Role Of Diction In Othello

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Every single person is different. This is indisputable, but what exactly differentiates one individual from another? Many elements help define who someone is such as their appearance or the way they present themselves through their actions, but most of all through their language. In the play Othello by William Shakespeare, all the characters possess unique routes of expression executed by their word choices, thus contributing to their character. However, positive or negative factors may influence the development of someone’s character. Throughout the play, Iago portrays himself as malicious, while Othello portrays himself as affectionate through his own use of diction, but everything changes as Othello is baited by Iago’s lies and begins to mirror, in his actions and words, the evil Iago embodies. Toward the beginning of the play, Iago and Othello appear to be complete opposites. In terms of good and evil, Iago depicted himself as evil through his harsh word choices, while with sentimental word choices Othello conveyed the good. Immediately, Iago reveals his monstrous character, full of hatred, without a drop of shame as he declares, “I hate the Moor” (1.3.386). This specific diction,“hate” informs the audience of his pessimistic feelings and unwillingness…show more content…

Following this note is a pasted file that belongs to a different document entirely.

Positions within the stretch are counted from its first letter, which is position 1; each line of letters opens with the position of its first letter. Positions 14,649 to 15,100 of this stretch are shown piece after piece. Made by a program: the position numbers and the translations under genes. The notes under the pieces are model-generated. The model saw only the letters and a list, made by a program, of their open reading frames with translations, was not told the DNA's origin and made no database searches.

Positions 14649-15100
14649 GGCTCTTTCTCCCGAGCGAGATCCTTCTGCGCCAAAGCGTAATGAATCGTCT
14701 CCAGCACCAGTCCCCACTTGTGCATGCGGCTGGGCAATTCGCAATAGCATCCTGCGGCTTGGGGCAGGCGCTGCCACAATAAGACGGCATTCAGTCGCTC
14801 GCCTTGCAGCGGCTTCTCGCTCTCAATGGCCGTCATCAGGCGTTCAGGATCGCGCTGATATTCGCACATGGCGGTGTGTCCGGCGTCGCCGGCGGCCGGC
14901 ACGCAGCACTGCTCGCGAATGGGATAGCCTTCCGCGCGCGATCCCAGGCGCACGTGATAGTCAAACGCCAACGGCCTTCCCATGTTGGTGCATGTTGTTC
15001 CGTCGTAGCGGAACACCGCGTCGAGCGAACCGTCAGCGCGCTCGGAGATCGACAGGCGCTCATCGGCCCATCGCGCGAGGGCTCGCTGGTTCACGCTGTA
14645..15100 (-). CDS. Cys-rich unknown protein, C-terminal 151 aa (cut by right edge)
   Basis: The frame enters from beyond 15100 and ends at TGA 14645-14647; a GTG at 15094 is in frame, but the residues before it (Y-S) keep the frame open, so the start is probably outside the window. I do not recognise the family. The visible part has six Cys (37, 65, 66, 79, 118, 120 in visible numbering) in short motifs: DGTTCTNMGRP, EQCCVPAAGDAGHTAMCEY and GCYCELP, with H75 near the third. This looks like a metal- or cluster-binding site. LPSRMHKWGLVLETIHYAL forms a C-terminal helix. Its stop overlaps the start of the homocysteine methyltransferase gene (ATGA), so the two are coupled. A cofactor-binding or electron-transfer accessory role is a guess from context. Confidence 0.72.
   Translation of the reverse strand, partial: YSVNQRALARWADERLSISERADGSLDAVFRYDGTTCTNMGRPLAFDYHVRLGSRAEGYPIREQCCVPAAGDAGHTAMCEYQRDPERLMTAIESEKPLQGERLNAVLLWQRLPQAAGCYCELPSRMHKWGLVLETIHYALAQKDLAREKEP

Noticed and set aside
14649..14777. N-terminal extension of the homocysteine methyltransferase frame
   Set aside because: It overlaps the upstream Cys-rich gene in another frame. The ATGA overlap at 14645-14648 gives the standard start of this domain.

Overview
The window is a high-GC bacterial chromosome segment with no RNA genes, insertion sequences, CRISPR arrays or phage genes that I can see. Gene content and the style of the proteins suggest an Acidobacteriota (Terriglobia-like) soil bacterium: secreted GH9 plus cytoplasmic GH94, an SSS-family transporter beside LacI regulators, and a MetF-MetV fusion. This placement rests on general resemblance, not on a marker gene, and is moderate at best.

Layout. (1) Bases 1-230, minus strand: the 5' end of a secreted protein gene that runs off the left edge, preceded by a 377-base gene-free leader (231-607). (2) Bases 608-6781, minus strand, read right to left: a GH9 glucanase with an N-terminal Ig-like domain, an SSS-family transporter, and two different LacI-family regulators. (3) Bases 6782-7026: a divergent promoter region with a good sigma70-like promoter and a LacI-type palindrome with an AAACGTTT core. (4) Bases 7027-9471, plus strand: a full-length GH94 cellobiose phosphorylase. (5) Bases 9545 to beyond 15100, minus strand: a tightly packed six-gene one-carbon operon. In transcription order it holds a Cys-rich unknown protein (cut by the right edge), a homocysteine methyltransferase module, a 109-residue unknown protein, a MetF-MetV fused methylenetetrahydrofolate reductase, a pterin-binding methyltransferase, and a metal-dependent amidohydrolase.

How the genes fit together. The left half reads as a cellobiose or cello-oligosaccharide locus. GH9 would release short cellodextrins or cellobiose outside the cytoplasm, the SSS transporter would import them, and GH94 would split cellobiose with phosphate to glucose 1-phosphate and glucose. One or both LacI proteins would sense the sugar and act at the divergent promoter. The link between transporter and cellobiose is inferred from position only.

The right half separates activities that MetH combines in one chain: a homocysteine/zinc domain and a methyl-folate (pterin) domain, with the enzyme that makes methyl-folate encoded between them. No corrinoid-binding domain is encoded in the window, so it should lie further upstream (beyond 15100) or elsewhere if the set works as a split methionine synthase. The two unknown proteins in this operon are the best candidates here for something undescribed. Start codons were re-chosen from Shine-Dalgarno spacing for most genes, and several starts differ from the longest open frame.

For instance, as the play begins, Othello uses attentive words which allows the audience to believe he is good, since he demonstrates how caring and loving he is to Desdemona. On the opposite scale, there is Iago who begins and ends with using revolting language, which further contributes to the malicious character he has created by his diction. However, Othello tragically transforms into another version of Iago. This is evidently shown through the overlapping diction expressed. Othello calls Desdemona a “weed” a “strumpet” and a “whore” which coincides with what Iago would also
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